In order to be able to grow Jewish villages and towns, family by family, house by house, the Jewish communal leaders—themselves still callow youngsters—had to outmaneuver highly experienced British officials, sophisticated European diplomats, and especially relentless prelates. Given all this, Ben Gurion’s 20-year timetable to understand and overcome Ottoman imperial complexities was definitely optimistic when it came to the Mandate. But just when he and his colleagues had finally learned how to avoid its traps, on May 15, 1948, British rule went poof!
By then, the newly minted Israeli state was engulfed in war, not least with the British-officered Arab Legion. And in spite of President Harry S. Truman’s instant recognition, Israel was also at war with the U.S. Department of State, for its officials were relentless in denying arms and ammunition to the beleaguered Jewish forces who were fighting on five fronts. At the time, there were huge unwanted inventories of armored vehicles, artillery, personal weapons, and combat aircraft in U.S. military depots across Europe and the world. But the same officials who had gone to inordinate lengths to deny immigration visas to Jews desperate to escape the Nazis were equally assiduous in denying any military supplies whatever to Israel, on the poisonous theory that more weapons would only add to the fighting and the suffering—blithely ignoring the resulting imbalance with Arab military forces already equipped. Moreover, in an excess of zeal, the U.S. State Department used the United States’ then-overwhelming influence to persuade other countries as well to deny weapons to the Jews. The fledgling CIA joined the British Secret Intelligence Service in trying to intercept pathetic shipments of ancient cannons from Mexico, worn-out rifles from Italy, and others such purchased by desperate envoys. In the end, it was only by Stalin’s will, for his own anti-British ends, that the Jews were able to buy in Czechoslovakia the vast majority of the weapons with which they won the war, thereby being able to keep growing their villages and towns and cities family by family, house by house.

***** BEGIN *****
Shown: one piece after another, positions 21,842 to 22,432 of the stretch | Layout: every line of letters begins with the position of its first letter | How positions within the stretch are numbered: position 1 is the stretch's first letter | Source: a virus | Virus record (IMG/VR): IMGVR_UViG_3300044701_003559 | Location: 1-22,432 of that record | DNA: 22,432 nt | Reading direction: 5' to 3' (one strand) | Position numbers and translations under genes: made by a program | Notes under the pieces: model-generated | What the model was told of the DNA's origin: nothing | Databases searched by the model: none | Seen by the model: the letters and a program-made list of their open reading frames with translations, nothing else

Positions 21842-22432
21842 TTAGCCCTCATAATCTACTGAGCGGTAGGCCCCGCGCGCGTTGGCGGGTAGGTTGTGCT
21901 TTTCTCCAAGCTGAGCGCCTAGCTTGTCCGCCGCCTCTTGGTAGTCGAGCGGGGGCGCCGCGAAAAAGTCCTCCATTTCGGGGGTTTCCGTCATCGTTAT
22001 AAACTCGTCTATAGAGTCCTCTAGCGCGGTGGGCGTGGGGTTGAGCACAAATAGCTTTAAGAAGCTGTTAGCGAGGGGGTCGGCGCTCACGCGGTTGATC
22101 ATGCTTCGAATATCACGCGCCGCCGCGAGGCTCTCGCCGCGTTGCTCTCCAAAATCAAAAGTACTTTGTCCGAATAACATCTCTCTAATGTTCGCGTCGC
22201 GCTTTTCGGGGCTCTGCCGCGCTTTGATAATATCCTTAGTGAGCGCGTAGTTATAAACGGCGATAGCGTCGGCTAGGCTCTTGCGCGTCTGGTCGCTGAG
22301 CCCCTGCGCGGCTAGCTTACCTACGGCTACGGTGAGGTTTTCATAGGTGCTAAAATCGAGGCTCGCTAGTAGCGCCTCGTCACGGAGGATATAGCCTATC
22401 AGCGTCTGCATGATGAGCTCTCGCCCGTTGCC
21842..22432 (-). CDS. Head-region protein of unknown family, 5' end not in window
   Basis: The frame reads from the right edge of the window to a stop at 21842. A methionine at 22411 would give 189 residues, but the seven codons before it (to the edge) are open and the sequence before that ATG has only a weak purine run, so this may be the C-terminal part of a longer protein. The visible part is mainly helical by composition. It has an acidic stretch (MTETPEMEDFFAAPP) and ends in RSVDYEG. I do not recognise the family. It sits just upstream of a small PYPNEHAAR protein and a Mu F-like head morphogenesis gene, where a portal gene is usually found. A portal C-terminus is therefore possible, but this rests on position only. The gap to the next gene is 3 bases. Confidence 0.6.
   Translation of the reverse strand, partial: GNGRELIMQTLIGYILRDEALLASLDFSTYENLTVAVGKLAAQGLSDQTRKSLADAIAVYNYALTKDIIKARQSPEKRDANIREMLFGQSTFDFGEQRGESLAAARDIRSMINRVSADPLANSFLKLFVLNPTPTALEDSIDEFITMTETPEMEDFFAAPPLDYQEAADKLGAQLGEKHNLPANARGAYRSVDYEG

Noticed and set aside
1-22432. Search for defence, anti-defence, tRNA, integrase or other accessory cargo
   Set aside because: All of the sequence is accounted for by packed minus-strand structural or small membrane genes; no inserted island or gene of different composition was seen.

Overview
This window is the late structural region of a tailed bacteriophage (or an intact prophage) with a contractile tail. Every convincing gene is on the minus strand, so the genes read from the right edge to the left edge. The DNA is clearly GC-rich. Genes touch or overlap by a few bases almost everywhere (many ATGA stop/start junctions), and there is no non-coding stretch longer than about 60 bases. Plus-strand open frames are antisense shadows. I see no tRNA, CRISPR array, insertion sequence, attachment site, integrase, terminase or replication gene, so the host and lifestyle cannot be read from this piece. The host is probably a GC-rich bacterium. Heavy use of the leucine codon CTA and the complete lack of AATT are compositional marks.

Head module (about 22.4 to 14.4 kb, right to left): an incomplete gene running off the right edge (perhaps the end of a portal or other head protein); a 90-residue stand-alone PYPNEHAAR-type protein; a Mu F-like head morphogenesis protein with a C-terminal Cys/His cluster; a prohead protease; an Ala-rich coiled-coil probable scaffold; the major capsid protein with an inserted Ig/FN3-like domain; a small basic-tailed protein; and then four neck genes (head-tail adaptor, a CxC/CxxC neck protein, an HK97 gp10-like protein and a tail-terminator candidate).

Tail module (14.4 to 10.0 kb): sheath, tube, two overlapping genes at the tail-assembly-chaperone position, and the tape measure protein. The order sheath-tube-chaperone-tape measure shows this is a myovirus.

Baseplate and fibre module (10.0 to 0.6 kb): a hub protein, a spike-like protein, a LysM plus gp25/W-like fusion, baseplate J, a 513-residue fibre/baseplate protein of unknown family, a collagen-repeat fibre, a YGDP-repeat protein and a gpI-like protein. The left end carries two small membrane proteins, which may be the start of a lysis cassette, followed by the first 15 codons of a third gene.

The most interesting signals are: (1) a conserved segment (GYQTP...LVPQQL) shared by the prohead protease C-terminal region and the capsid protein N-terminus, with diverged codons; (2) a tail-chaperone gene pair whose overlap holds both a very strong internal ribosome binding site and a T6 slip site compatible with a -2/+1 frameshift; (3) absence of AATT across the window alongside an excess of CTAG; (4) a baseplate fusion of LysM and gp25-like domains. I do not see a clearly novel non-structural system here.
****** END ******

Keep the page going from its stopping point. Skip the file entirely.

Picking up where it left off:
U.S. policy toward Israel did not change even after the fighting ended in 1949—indeed the sale of Canadian-made F-86 jet fighters to the Israeli air force was prohibited as late as 1956. But by then Israel had found an all-round ally in France, so that its originally Polish-and Russian-speaking leaders who had taught themselves Hebrew, who had once striven to study Ottoman Turkish before having to learn Mandatory English instead, now found themselves struggling to learn French. They also had to understand the peculiar but far more important complexities of French foreign and defense policies, which were entirely incompatible: French diplomats wanted to woo the Arabs by opposing Israel, while French soldiers wanted to defeat the Arabs by befriending Israel. Given Israeli dependence on shipments of French jet fighters and much else, Ben Gurion and his juniors, notably Shimon Peres (still hard at work 60 years later!), made every effort to immerse themselves in French politics, while reserving their principal energies to grow Israel’s villages and towns and cities family by family, house by house.